Iowa Support Master

by Alft & Wilson Publishing

Income Help

This information is intended as a guide. Please conduct your own, independent research using the current Iowa Child Support Guidelines. Calculating child support requires technical expertise. We recommend you consult with an attorney.

Privacy Notes
Income Matters

 

Help - Support

Support assistance is not provided for the free use child support program. If you have questions, please contact the attorney of your choice.

 

What is "income?"

Income is anything you would report on your tax returns as income. Public assistance payments and the earned income tax credit are not considered "gross income".

Supplemental Security Income (SSI) paid pursuant to 42 U.S.C. 1381a. SSI is not income.

Child support one, or both, of the parties is receiving is not income. Can the court give it consideration when determining what support should be? Yes. Consult with an attorney.

Find your situation below and learn what is income and what is not.

Wage Earner in Iowa

Enter the gross wages for the party in the income box. Weekly, Bi-weekly, Monthly - the program will calculate all the proper taxes.

Self-Employment

Enter the gross self-employment income from Schedule C. Do not use the numbers from the 1040SE. The program will calculate the proper taxes. Social security rates are different for self-employed individuals. They pay the full-boat whereas employees contribute half and their employer contributes the other half.

Law Enforcement/Firefighters

If you have a party who is not paying into Social Security, for example Iowa State Patrol offices, you must enter their income in the "Other Income" field on the income screen then simply uncheck the FICA box. They are paying Federal and State taxes but they don't pay into social security. Because they pay into a retirement fund, you will need to know what they are paying in toward their retirement pension and enter that amount in the mandatory pension field. The percentage of income that they pay in may well be above the applicable Social Security Rates. If so, they may only take a credit equal to the allowed Social Security tax rates.

Alimony/Spousal Support

When paid by a party to the other party in the pending action, it may be allowed as a deduction against the NCP´s gross income to arrive at net income for purpose of calculating child support. There are two cases that address this issue.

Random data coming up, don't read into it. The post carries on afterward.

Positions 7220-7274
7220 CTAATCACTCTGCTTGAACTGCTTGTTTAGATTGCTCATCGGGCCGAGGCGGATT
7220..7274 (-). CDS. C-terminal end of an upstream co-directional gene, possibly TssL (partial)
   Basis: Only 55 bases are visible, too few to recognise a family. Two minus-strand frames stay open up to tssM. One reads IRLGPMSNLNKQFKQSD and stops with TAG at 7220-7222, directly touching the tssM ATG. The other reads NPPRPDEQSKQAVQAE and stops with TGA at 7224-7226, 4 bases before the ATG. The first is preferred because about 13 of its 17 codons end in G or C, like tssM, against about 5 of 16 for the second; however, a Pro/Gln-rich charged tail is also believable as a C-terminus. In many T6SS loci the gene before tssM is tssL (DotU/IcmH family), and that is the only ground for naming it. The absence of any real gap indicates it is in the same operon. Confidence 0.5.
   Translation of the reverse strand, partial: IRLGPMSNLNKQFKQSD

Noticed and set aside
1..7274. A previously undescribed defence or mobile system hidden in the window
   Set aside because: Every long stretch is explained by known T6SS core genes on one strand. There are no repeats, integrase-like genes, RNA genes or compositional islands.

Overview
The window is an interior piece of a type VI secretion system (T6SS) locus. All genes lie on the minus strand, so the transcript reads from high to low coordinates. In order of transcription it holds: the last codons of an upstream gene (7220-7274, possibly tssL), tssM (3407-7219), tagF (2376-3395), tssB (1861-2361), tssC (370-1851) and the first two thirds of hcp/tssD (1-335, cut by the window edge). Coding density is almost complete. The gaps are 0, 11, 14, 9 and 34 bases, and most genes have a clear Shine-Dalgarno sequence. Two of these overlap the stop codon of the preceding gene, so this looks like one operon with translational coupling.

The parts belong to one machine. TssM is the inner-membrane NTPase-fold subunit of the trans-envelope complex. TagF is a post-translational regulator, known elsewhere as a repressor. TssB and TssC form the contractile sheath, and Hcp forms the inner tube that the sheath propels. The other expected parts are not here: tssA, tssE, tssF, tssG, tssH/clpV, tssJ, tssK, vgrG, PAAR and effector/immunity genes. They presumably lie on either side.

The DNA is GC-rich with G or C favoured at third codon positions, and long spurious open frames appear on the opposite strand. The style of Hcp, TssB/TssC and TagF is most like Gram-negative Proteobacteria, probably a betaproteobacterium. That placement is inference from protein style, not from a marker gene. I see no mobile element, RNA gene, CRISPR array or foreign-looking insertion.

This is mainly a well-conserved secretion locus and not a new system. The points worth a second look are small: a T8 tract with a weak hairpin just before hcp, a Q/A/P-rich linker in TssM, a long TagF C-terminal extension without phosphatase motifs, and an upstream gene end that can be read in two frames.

If alimony is ordered in the current action, and the payor seeks credit for the amount paid to reduce his/her income for calculation of child support, make sure you read the information above above. Simply deduct the alimony paid to the current spouse from the payor´s income. On the income screen of the party receiving the spousal support, indicate the income as "Alimony Income”. Spousal support/alimony is not subject to FICA taxes. Iowa Support Master will correctly calculate this for you.

Spousal support actually paid by either party in a prior action, not the current action, is allowed as a deduction to arrive at net monthly income.

Taxable Income

is any income that is not subject to FICA. This includes interest, interst on savings accounts, etc., it is income and is included in the calculation of child support.

Wages paid in Iowa and in some other state.

This will require some calculations on your part. You must consult with an attorney.

Other Income

This feature allows you to enter certain incomes that may be subject to certain taxes. Examples include unemployment income which is not subject to FICA. Say your client receives $15,000.00 in unemployment. You would enter "Unemployment" in the "Describe Income" box then enter the amount, such as 15000.00 in the "Amount" box then uncheck the FICA box.

Pre-Tax Health Insurance

If a party earns $50,000 per year but has $5,000 per year taken to apply to the cost of health insurance, pre-tax, this means that the party has $5,000 of income on which tax is not paid. Plug in $45,000 as Wage Income. Go to Other Income and enter "Pre-Tax Health" in the income description then enter 5000.00 as the amount. Uncheck all the boxes. This will add the $5,000 back into the income.

SSI vs SSDI

Rule 9.4 provides that if the non-custodial parent is on SSI, child support is set to zero. The SSI program makes payments to people with low income who are age 65 or older or are blind or have a disability. Ask your client if he/she is on SSI. Read more about it here. SSI is different than Social Security Disability. Social Security Disability Insurance (SSDI) is a monthly benefit for people who have worked in the past and paid Social Security taxes. SSDI benefits are paid to people who are unable to work for a year or more because of their disability.

In cases where the Non-Custodial Parent is on SSDI, the children are probably receiving a benefit check as well. The non-custodial parent's obligation to the custodial should be reduced (I say dollar-for-dollar) based on the amounts being received by the children. Using NCP's income, calculate the support amount. Look at how much in benefits are being received by the children. If that amount equals or exceeds NCP's obligation, then NCP should have no obligation for support. If less, then NCP should pay the difference.

In cases where the Custodial Parent is on SSDI, if the children are receiving benefits, these funds are added to the CP income for purpose of calculating child support.

For more discussion and information, go to the Social Security Website http://www.SocialSecurity.gov